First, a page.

I say it’s money well spent.
I was reading the interesting but flawed article on Techcrunch about “product guys”. As in, Product Managers. Let’s at least start with the right title. Cripes.
One of the author’s contentions was that good product managers must have coded in their past, in order to properly collaborate and empathise with their engineer co-workers.
This assertion made me think about where good product managers came from.
The first answer is that product managers don’t come from product management. As in, there is no university degree for product management that is a mainstream path into product management as a job. (Yes, there are a handful of product design degrees, but sadly at present a tiny portion of product managers carry this pedigree.)
Therefore, product management is more of a trade, with the apprenticeship starting elsewhere. Good product managers come from many places.
In enterprise software, pre-sales engineers are a common path to product management. Why? They spend all day demonstrating their products and even deploying them in customer environments. Maybe pre-sales engineers get so frustrated with the product that they want to take it upon themselves to fix the issues. It’s also the case that pre-sales travel can burn you out, for which a headquarters job can be appealing.
Product managers can also come from customer care. People who spend all day troubleshooting users’ issues can develop an acute sense of what product features work, don’t work, and why.
Product managers can also come from engineering, especially those who tend to interact with product managers such as architects. Again, the motivation can be rooted in frustration and the sense that “I can do this job better”. Or, the realization that coding products isn’t a long-term career goal.
I have also seen great product managers come from quality assurance. The attention to detail that QA instills helps condition product managers to “sweat the details” of a great user experience.
Every path into product management – pre-sales, engineering, customer care, quality assurance – brings a valuable facet to the product manager job. And experiences that product managers per se wouldn’t otherwise have to the same depth.
Which leads to my final point. No matter what your heritage, you are only bringing one facet of the role based on past experience. Thus, product management is a journey of curiosity, learning, collaboration, trial & error, persistence, passion and so forth. Product managers who demonstrate those traits tend to succeed. And the rest probably less so.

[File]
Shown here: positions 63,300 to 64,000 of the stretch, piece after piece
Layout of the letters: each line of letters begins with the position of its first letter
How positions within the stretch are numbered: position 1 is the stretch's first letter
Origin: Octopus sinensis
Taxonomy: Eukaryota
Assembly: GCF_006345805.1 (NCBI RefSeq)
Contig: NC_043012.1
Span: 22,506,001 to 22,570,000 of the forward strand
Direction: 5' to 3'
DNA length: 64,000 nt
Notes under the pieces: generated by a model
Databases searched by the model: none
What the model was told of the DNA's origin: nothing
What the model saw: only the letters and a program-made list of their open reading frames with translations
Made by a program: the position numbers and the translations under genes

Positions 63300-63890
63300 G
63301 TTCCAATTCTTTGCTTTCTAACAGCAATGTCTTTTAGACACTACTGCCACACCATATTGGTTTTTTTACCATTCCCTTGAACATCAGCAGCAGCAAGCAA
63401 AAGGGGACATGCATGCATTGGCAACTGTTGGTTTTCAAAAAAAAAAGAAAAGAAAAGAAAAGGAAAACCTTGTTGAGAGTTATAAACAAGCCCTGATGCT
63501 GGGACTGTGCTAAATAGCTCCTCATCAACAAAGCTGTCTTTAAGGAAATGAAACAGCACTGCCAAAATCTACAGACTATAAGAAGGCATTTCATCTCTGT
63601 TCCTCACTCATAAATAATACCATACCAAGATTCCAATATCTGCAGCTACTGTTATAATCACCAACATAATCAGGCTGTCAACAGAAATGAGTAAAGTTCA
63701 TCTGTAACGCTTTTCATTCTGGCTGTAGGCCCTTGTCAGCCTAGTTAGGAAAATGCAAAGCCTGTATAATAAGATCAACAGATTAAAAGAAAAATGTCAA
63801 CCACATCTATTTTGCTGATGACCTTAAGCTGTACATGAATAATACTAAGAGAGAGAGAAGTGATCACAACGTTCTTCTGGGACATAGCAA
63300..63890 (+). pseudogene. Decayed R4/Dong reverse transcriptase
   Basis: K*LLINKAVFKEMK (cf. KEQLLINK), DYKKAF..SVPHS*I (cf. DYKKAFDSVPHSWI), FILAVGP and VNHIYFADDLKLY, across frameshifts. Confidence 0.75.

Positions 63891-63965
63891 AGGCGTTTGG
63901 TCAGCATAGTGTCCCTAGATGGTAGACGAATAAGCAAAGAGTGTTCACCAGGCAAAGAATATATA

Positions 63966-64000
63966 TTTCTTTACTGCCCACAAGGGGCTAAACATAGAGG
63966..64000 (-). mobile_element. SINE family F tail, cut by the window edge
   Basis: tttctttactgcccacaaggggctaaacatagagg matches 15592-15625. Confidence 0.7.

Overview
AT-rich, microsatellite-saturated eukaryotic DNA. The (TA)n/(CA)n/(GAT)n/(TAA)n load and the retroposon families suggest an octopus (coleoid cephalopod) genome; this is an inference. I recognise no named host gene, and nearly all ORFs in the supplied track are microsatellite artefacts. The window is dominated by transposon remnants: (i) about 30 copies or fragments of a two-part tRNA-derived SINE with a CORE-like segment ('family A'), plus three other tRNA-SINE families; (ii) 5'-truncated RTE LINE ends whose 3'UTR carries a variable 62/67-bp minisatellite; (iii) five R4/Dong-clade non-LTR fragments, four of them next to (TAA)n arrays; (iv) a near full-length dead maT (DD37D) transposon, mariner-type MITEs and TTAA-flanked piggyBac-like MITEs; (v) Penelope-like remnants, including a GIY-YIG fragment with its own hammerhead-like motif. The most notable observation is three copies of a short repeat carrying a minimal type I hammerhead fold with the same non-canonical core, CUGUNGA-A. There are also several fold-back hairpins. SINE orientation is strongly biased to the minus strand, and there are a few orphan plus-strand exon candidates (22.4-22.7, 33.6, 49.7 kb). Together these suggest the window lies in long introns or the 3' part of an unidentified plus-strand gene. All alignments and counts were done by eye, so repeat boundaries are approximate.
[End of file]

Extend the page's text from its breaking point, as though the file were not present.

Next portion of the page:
If I hear this question in a high tech company again, I’m going to puke. For starters, because your/my company doesn’t have Steve Jobs. He’s a freak of nature. A genius of sorts. And one of a tiny number of people in the history of the technology industry that have his skills.
But lots of companies make great products and lots of money without needing a Steve Jobs. Shouldn’t we focus on that instead?
First, let’s stop doing the things that are sure to deliver a bad product. That should raise the chances of success by 50%. Such as: catering to a small percentage of a user base with esoteric features that will appear complicated to the rest. Or, rushing to deliver something without proving it’s useful and useable.
Then, let’s do the things that look like best practice. Spend the time upfront designing it right. Explore contrarian approaches and avoid mimicking competitors without knowing exactly why.
Sweating the details. Avoid making the user’s life too complicated with extraneous features. Wait a minute, isn’t this what Apple does so well? 😉
I’m a deep skeptic of “absolutism”. And the use of “engineering” to describe software development breeds absolutism.
The word Engineering in other contexts is grounded in science. As if there is one answer, or at least one best answer, to a scientific problem. For example, mechanical engineering is bound by properties of the materials in use.
Whereas software development is about the art, not science, of using languages. While languages have rules, they also have flexibility. Use of a language can be precise, obtuse and everything in between.
Lots of priorities can be served (or not) with a given program. Want your code to be performant? Want your code to be maintainable, as in understandable by others? Want your code to be modular so that it can be easily refactored or replaced? All will affect how the code is written.
If you doubt the flexibility of coding languages, then what can explain software quality assurance? After all, these myriads of tests are to deal with the innate diversity, flexibility and expressiveness of code and of the coder.
And we haven’t even got to the choices in designing components of code and architectures.
So why does this matter? Because thinking about software development in – pardon the word – binary terms ignores many of the choices and challenges of building great software products. You might not care about things like “cyclomatic complexity”, but you will when you inherit someone else’s code from 10 years ago and you need to keep it going.
We need to focus on choices not absolutes; on degrees of truths. Software has gotten too damned complicated to think of it in simplistic terms.
Maybe we should call developers “software linguists”?
This topic has been covered by many, many bloggers. Yet most have written from locales such as the U.S., where things are different from my current home.